Alston sued the City of Darien and Officer Brown and alleged a violation of his Fourth Amendment rights for excessive force for tight handcuffing and false arrest.  He also alleged violations of his First Amendment rights for retaliation related to the officer calling his employer and for arresting him for exercising his rights under the First Amendment. Alston also alleged that the he was entitled to summary judgment on the excessive force claim because the City did not preserve the dash-cam video, thus he alleged spoliation of evidence.  The district court granted summary judgment to the City and the officer and dismissed all claims.  Alston appealed to the Eleventh Circuit Court of Appeals.

The court of appeals first noted that an officer is entitled to qualified immunity when he or she is undertaking a discretionary function, such as making an arrest, using force and handcuffing a suspect.  For a plaintiff to defeat the officer’s qualified immunity, the plaintiff must show (1) that the officer violated a constitutional right, and (2) that the right was clearly established such that another reasonable officer in the same situation would have known the conduct was unlawful.  Further, the law is considered “clearly established” when (1) there is court precedent similar enough to the case at hand to give fair warning to the officer or when (2) the conduct of the officer is so obviously a violation of the Fourth Amendment that it is readily apparent, even without court precedent.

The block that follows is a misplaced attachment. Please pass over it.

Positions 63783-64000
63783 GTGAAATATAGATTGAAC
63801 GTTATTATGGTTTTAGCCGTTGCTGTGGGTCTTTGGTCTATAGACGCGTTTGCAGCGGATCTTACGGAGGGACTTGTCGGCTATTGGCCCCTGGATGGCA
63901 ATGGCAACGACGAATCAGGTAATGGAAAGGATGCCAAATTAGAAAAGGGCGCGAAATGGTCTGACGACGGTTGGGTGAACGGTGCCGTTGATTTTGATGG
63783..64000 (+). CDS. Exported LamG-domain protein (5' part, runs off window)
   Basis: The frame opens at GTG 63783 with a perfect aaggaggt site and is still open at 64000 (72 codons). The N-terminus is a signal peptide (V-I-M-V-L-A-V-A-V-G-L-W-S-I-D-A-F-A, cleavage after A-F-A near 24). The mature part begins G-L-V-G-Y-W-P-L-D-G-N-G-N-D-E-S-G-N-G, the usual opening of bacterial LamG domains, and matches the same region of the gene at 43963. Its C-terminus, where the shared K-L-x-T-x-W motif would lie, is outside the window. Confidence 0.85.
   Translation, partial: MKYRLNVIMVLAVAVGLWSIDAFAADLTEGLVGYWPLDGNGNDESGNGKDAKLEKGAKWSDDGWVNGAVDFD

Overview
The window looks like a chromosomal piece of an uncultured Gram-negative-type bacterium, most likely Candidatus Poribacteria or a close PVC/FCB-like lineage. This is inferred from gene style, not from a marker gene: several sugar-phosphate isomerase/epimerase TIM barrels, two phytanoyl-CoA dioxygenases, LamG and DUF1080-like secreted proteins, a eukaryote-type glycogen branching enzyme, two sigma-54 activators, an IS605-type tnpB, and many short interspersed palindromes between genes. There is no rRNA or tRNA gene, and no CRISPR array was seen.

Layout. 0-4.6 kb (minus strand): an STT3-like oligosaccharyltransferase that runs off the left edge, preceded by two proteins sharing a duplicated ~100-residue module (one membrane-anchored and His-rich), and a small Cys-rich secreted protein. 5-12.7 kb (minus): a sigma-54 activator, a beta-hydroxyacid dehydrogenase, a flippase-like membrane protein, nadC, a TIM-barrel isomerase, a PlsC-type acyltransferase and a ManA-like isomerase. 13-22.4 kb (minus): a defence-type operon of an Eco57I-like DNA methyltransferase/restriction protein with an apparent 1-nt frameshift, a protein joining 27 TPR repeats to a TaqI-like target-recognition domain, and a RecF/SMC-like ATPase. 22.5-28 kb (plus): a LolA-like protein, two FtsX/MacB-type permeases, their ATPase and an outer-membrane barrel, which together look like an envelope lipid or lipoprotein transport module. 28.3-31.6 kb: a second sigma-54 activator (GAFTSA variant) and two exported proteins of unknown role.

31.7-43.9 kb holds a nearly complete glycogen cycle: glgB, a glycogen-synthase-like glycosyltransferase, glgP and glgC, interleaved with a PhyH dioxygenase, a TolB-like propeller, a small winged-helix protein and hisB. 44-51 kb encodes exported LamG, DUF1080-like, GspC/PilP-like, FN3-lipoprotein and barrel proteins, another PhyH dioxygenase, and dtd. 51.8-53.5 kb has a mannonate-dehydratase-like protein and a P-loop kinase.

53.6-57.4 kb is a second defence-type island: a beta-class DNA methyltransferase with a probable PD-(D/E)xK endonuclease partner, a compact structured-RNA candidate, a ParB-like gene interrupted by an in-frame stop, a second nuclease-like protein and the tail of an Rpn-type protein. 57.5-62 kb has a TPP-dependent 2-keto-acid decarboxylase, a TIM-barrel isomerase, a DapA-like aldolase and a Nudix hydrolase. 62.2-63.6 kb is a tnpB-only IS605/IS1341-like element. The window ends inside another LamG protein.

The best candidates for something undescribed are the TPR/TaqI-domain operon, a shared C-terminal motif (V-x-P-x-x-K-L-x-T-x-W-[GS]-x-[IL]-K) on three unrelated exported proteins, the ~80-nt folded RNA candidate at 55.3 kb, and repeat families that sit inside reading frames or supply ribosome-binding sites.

The court first examined whether the officer violated the Fourth Amendment by arresting the plaintiff unlawfully.  The court described the relevant legal principles as follows: